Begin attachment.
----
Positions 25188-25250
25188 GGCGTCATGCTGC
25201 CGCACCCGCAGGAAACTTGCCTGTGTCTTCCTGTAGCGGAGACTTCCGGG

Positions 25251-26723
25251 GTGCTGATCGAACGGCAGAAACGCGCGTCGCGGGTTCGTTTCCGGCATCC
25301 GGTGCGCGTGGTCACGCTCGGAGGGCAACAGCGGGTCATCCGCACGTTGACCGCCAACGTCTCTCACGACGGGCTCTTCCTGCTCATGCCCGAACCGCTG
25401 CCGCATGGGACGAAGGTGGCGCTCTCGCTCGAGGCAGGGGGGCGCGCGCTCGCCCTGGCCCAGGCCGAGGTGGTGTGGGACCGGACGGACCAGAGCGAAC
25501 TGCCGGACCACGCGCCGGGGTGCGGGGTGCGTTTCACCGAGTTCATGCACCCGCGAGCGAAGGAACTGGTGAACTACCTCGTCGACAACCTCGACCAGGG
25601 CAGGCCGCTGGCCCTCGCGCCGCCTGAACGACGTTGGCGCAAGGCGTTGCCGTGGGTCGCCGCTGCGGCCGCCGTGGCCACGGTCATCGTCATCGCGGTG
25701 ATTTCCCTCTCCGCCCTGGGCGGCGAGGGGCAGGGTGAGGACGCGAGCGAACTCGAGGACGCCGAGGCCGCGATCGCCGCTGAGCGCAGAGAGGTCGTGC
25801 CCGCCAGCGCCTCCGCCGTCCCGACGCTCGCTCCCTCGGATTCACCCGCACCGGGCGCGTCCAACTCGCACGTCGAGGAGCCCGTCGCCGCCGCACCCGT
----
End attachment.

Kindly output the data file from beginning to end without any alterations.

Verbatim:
Positions 25188-25250
25188 GGCGTCATGCTGC
25201 CGCACCCGCAGGAAACTTGCCTGTGTCTTCCTGTAGCGGAGACTTCCGGG

Positions 25251-26723
25251 GTGCTGATCGAACGGCAGAAACGCGCGTCGCGGGTTCGTTTCCGGCATCC
25301 GGTGCGCGTGGTCACGCTCGGAGGGCAACAGCGGGTCATCCGCACGTTGACCGCCAACGTCTCTCACGACGGGCTCTTCCTGCTCATGCCCGAACCGCTG
25401 CCGCATGGGACGAAGGTGGCGCTCTCGCTCGAGGCAGGGGGGCGCGCGCTCGCCCTGGCCCAGGCCGAGGTGGTGTGGGACCGGACGGACCAGAGCGAAC
25501 TGCCGGACCACGCGCCGGGGTGCGGGGTGCGTTTCACCGAGTTCATGCACCCGCGAGCGAAGGAACTGGTGAACTACCTCGTCGACAACCTCGACCAGGG
25601 CAGGCCGCTGGCCCTCGCGCCGCCTGAACGACGTTGGCGCAAGGCGTTGCCGTGGGTCGCCGCTGCGGCCGCCGTGGCCACGGTCATCGTCATCGCGGTG
25701 ATTTCCCTCTCCGCCCTGGGCGGCGAGGGGCAGGGTGAGGACGCGAGCGAACTCGAGGACGCCGAGGCCGCGATCGCCGCTGAGCGCAGAGAGGTCGTGC
25801 CCGCCAGCGCCTCCGCCGTCCCGACGCTCGCTCCCTCGGATTCACCCGCACCGGGCGCGTCCAACTCGCACGTCGAGGAGCCCGTCGCCGCCGCACCCGT